Since the new chart launched, there have been three instances where the top-selling album in the country has failed to claim the No. 1 spot.
If you’re All Time Low, or Madonna, or the owners of the Now franchise, the new multi-metric ranking system probably feels about as welcome as a blow to the stomach. And, indeed, the revamped chart has its fair share of critics. Rich Bengloff, president of the American Association of Independent Music, a trade group whose members include All Time Low’s label Hopeless Records, said the new Billboard 200 disadvantages artists who make albums that aren’t buoyed by hits.“If just one single can overwhelm album sales, then it becomes a hits-driven chart, when it’s supposed to reflect bodies of work,” said Bengloff. “We already have a singles chart.”
But Billboard argues that including track sales and streams in the Billboard 200 makes for a more accurate portrayal of what albums are truly popular in the digital age. Only counting album sales (down 11% last year, 8% the year before) is an increasingly myopic way of looking at music consumption as streaming activity has exploded — a trend that may be dramatically hastened with the arrival of Apple Music. And since streaming services currently collect only bulk data, and don’t track how many songs a person streams from an album, there’s no perfect analog to an album sale in the streaming world. Whether the listener is interested in venturing beyond the song they heard on the radio or a blog is moot — all that counts is that they’re listening.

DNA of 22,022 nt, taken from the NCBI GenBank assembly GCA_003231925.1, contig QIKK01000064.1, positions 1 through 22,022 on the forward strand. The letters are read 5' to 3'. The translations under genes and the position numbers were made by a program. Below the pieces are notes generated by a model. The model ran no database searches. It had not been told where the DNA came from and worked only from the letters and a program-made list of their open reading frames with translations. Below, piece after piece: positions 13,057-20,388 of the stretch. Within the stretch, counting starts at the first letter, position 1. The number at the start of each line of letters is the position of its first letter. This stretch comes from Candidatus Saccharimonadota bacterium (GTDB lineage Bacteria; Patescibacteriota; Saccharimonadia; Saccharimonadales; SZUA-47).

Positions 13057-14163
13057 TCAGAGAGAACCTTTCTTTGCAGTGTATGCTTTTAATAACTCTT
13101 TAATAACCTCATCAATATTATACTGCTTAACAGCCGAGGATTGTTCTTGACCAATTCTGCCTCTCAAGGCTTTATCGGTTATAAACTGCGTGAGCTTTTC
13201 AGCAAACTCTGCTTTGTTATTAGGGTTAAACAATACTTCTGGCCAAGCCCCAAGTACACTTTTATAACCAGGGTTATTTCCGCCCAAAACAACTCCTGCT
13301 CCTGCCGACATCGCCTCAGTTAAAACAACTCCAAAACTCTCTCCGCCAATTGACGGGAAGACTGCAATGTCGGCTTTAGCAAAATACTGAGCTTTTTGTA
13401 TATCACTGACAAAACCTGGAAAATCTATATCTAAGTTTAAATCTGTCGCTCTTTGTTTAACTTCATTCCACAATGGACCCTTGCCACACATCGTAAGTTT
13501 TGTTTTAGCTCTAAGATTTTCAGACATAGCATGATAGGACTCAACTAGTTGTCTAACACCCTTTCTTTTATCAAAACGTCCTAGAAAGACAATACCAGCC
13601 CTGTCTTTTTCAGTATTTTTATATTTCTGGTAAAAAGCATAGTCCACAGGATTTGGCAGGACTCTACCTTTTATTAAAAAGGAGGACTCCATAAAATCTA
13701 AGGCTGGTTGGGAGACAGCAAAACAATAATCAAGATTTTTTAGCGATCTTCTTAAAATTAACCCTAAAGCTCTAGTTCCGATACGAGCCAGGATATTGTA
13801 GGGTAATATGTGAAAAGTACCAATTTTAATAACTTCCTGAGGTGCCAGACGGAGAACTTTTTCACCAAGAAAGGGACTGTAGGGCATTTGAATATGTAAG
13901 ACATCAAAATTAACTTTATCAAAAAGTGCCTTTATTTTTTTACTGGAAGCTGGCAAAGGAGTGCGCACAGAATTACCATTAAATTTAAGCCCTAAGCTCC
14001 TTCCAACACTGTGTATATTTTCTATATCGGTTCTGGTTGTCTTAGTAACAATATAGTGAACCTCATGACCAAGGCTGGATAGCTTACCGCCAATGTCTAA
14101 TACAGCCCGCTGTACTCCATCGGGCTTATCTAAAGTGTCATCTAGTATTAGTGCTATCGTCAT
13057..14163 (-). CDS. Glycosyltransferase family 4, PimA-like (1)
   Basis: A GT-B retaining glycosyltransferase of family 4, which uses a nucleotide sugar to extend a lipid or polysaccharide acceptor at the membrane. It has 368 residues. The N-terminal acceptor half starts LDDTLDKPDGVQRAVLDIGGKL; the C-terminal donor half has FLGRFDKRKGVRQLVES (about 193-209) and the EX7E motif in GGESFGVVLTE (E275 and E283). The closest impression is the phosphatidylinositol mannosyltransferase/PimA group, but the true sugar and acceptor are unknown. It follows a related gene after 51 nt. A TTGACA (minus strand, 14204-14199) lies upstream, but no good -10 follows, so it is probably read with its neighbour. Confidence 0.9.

“Yes, there are albums that benefit more than others from the inclusion of track-equivalent albums and streaming-equivalent albums on the chart,” said Keith Caulfield, associate director of charts at Billboard and manager of the Billboard 200. “But I think those really are the most popular albums because of the hits that they’re generating and because of the way people are consuming them and listening to them and buying them.”
In the U.K., handwringing over the inability to distinguish whether users of streaming services were really listening to albums or just the hits prompted the Official Charts Company to devise a complex new formula for its own album rankings, announced in February. The formula, cited favorably by Bengloff and his cohorts, effectively neutralizes the impact of albums with one or two songs that are wildly more popular than the others. While he called the OCC’s methodology “interesting,” Caulfield said Billboard has no plans to take similar methods with its own chart.